photo beaconThis is the most people I’ve ever seen on a climb before, which, granted, isn’t saying that much but today feels really busy. First, the parking lot is packed. There are two other guys climbing, long-haired crag rats—or trying to be—who sort their gear right outside the car and trade a lot of yeah mans. After further consideration I think they may be 30-somethings escaping their wives and pretending to each other that they’re still in the glory days. This seems more likely. Then a caravan of retro cars roll through, driven by an odd collection of people—one younger guy from South Carolina, an old lady and a young man who hop out and inspect a radiator immediately after parking, two aging bald men. The air is thick with non-DEQ approved emissions. It occurs to me that I would’ve never made it in the 50s. So much impure air. They must be on some kind of tour of the states, but I can’t quite figure out how that has led them to the Beacon Rock State Park parking lot. It’s beautiful though, huh! They congratulate each other and double park their cars. As Darren and I start loading up backpacks for the approach, a lady comes up to me (wearing an unironic headscarf) and asks if we’re going climbing. Darren says yes, and she looks right at me and says, half-giggling, You’re brave! I don’t know about that, I tell her. Enjoy your trip. At the base of the climb, after wending our way through mossy, leafy, fairy-tale undergrowth, there are two couples waiting to go on the route we’re trying to do, and another already on a back-up route. This is Disneyland and we need a fast pass, desperately. We end up waiting at the back-up route, and discover that we actually know these people. Or at least, Darren does, and I have met them once (maybe, I’m not convinced) at the gym. They seem nice—the girl is wearing a Smith Rock State Park tank top and I admire her Columbia hiking shorts. I, too, am wearing hiking shorts although I’m not sure if I like them or not yet. They are a little long and when I was trying them on in the store I asked everyone around me if they were too “butch”. Most people assured me they weren’t, but when I get to dinner later that night Rachelle asks me, where’d you get those shorts, and I tell her they’re my hiking shorts, and she says ah, that explains why they look so butch. So I immediately start re-questioning the people around me at the store, but then take heart in the fact that this other climber girl is also wearing shorts. I start feeling, then, a little like a fraud, for thinking so much about how my shorts look, here at the base of this core of volcano, waiting to start a six-pitch climb that may kill me. Strong, confident, powerful! I bark at myself, putting all thoughts of appearance aside, which works again until I get to dinner and everyone tells me I look haggard.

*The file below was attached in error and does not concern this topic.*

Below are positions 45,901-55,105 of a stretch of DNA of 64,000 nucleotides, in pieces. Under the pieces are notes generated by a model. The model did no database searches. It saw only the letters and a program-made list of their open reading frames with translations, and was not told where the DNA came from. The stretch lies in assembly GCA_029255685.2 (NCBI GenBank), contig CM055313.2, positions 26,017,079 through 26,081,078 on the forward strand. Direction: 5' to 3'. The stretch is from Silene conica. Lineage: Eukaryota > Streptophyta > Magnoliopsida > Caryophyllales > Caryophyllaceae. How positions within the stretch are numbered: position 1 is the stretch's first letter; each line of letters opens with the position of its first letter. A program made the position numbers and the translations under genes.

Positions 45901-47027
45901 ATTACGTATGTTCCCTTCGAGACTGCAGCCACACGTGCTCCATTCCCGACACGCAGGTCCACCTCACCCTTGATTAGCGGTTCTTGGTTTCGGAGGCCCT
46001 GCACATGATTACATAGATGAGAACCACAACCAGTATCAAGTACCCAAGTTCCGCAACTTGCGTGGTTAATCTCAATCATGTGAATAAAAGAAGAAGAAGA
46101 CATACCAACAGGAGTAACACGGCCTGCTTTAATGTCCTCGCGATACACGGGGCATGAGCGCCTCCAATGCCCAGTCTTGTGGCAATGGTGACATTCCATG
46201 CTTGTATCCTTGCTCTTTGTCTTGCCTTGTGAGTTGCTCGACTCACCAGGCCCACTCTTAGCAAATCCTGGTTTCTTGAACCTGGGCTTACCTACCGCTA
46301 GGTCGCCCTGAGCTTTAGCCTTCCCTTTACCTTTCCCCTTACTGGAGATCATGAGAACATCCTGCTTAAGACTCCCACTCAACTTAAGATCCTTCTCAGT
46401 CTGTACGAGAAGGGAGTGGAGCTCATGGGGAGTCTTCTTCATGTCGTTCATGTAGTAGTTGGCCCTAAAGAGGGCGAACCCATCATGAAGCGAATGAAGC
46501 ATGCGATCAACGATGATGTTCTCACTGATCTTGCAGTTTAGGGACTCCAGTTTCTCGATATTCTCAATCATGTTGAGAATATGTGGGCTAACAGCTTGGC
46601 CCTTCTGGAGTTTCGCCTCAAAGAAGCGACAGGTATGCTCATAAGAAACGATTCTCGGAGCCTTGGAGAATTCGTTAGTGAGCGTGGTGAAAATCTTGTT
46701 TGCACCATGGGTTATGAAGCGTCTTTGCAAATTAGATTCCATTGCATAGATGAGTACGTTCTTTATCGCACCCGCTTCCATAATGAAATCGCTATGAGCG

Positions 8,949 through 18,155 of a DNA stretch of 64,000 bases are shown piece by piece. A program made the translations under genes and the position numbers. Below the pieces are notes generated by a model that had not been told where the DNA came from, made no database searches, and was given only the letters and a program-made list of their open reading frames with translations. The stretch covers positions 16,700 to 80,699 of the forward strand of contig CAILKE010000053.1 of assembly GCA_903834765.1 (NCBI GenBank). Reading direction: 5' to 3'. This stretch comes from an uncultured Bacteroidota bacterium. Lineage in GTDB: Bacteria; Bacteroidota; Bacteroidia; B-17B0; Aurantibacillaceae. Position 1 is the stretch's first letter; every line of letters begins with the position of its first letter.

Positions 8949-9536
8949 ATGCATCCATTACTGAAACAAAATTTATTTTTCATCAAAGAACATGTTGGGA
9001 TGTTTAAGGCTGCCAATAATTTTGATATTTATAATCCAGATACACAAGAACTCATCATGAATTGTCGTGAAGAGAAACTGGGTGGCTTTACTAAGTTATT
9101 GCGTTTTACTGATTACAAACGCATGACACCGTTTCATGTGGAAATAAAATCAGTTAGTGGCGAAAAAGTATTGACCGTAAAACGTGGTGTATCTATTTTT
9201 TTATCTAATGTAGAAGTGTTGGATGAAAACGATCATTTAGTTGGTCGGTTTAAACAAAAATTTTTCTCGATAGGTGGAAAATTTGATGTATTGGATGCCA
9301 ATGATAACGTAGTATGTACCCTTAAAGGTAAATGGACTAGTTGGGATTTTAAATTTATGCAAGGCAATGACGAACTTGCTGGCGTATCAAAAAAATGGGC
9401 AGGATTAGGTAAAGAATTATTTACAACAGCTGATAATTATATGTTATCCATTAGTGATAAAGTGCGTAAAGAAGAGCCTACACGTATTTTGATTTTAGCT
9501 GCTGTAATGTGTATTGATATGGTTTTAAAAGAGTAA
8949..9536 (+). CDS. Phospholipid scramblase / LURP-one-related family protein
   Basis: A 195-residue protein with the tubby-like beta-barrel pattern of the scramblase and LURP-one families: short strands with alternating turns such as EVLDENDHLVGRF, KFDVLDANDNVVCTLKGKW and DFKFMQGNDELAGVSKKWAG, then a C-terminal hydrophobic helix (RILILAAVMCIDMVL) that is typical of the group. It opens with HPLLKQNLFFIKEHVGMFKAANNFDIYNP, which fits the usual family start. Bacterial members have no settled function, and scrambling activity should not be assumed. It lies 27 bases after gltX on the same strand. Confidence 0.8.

We end up climbing behind the couple from the gym the entire time, waiting at the top of each pitch with the girl while the guy leads. We encounter three other groups along the way, two of which are threesomes which I can’t really wrap my head around conceptually in terms of climbing, because it’s such a partnered thing. Apparently it can be done, but don’t ask me how. The first two sets we meet are at the top of the first pitch. There’s an asian guy who pops up in the middle of the traverse—he’s wearing a beanie on a blisteringly hot day—and talks to himself the entire time he sets up the anchor. I belay Darren and watch him, while also keeping an eye on this other team of three that has now appeared in a little break in the rock to the left. This route feels like a veritable highway to the top and it makes me nervous. They start to worry that the Asian guy is going to cut them in “line” (I go back to wishing for Fastpasses) and start the traverse, ducking around me to go in hard to the anchor I’m belaying Darren from. They’re a crew of younger-ish guys, one who insists on being shirtless although in my opinion he hasn’t earned it, who all have smoker hacks. The crux of this climb, the pitch I’m about to start while they get ready behind me, is right at the beginning, so I’ll have a nice audience going over it. If there’s one thing I hate, it’s other people watching me struggle. So I throw myself over this bulge with everything I’m worth, heaving onto the ledge above even though the effort almost kills me. I think they’re impressed though so I feel good about that, although I may now be a cripple and my knee is really bruised, although I can’t pinpoint when that happened.